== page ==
The ride came to an end for the Mazda CX-5 diesel over a year ago, but nobody really noticed it was gone until now. A diesel crossover seems like a terrific idea; this one just arrived too late and cost too much. Its attractive shape simply wasn’t enough to counter the meh fuel economy and the lofty price.
The news of the diesel’s demise was widely reported last week as a decision by Mazda to cancel the 2021 model. A Mazda spokesperson, Justin Pagtalunan, told CarsDirect the bad news:
After evaluating consumer demand, Mazda will no longer offer the Skyactiv-D diesel engine in the U.S. market. Mazda will continue to advance its diesel technology globally as part of our Multi-Solution Powertrain Strategy.
But wait, there’s more to the story, and most of the reports missed it: A quick search for used cars turned up no 2020 CX-5 diesels for sale in the country. Did the diesel version actually die at the end of the 2019 model year? Is it just possible that nobody noticed?
We asked Mazda for more information and were told:
The 2020 MY CX-5 and Mazda6 diesels were certified but were never on sale in the US.
So while Mazda did certify the diesels for 2020, it did not sell any. Technically, then, the CX-5 diesel actually died in 2020.
The diesel launched in 2019, about 10 years after Mazda introduced the Skyactiv-D engine at the 2009 Tokyo Motor Show. The diesel engine was available only in the high end Signature trim. The Signature trim alone is roughly a $10,000 upgrade, with the diesel engine commanding an additional $4,100 on top. Sadly, its fuel economy rating — up to 29-mpg combined — was just 1-mpg more than the best gasoline equivalent.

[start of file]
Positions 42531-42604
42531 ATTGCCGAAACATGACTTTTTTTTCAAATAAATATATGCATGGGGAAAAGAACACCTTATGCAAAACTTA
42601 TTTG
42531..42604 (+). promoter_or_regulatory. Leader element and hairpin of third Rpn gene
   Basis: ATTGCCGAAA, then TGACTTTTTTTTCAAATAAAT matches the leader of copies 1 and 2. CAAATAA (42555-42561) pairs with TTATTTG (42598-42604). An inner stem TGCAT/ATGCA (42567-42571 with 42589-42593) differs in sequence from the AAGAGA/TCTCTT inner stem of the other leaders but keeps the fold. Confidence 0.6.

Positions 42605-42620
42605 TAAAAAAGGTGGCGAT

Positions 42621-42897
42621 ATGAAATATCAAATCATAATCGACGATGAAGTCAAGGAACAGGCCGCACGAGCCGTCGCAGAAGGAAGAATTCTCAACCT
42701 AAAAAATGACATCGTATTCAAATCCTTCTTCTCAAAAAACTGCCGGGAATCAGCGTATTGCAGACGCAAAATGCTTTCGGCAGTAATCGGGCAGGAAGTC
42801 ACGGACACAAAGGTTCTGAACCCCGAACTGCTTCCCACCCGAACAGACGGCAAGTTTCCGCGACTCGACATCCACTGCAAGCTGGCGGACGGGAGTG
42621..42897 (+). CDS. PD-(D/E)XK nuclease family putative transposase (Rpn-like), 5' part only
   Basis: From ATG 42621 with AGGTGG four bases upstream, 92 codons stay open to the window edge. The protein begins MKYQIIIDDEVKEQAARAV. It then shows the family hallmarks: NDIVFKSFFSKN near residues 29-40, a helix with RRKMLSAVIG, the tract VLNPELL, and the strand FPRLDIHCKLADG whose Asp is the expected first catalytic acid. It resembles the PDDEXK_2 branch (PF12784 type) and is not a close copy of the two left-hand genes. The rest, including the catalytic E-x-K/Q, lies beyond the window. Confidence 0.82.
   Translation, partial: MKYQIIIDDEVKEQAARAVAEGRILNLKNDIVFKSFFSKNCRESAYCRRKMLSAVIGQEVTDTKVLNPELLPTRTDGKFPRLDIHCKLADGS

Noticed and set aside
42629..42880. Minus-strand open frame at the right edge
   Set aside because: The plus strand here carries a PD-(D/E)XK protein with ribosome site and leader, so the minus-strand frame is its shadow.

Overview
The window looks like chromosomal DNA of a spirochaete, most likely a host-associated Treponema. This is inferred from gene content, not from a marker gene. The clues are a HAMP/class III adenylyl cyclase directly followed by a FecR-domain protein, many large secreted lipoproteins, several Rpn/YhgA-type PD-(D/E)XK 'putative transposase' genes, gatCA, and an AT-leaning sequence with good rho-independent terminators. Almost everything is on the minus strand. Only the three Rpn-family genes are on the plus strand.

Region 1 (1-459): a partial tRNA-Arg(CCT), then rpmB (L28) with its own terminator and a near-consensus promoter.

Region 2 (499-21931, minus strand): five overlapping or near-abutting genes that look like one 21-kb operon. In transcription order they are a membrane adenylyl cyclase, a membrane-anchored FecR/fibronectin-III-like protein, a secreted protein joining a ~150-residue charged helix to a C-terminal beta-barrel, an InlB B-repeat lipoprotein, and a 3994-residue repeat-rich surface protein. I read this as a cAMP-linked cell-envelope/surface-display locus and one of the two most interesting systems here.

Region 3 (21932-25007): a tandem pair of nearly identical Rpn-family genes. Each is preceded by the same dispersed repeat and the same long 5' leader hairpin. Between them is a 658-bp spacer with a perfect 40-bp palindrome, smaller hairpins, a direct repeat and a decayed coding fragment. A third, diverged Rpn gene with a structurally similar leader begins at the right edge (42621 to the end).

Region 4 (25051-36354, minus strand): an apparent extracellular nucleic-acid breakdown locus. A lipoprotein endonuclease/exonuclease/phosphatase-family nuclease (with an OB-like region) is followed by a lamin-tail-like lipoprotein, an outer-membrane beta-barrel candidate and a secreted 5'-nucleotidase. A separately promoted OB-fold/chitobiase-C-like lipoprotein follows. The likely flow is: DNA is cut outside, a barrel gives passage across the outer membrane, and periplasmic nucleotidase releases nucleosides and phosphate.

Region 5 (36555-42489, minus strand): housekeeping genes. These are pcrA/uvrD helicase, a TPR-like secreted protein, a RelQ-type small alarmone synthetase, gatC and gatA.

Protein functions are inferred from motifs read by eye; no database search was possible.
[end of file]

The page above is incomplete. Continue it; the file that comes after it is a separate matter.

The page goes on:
The diesel was originally supposed to find a home in the 2014 Mazda6. However, Mazda faced challenges meeting emissions standards. When it finally launched, America’s view on diesels had been damaged by Dieselgate.
Still, in our review we felt the crossover was pretty decent.
I appreciate that the CX-5 diesel exists. Variety is nice, and this is a nice idea. Agreeable as a daily driver, it has an impressively quality interior, too. Also, props to Mazda for building a diesel car that, you know, doesn’t cheat. (We think.)
But I also can’t shake the feeling this car sort of missed the boat. Had it come out 10ish years ago like it was supposed to, it probably would have had a fighting chance, since hybrids weren’t as prevalent and diesel’s reputation hadn’t been messed up beyond repair yet.
Indeed, I bet this vehicle would have sold better 10 years ago. Alternatively, if the CX-5 diesel delivered better fuel economy, more buyers might have paid the premium for it.
I’m a diesel fan, so I’m always sad to see a diesel go. However, it appears the CX-5 diesel really didn’t have a place in the market. A 1-mpg gain isn’t enough reason to fork over the extra cash. I suppose they sold so slowly that not even automotive media realized it was gone.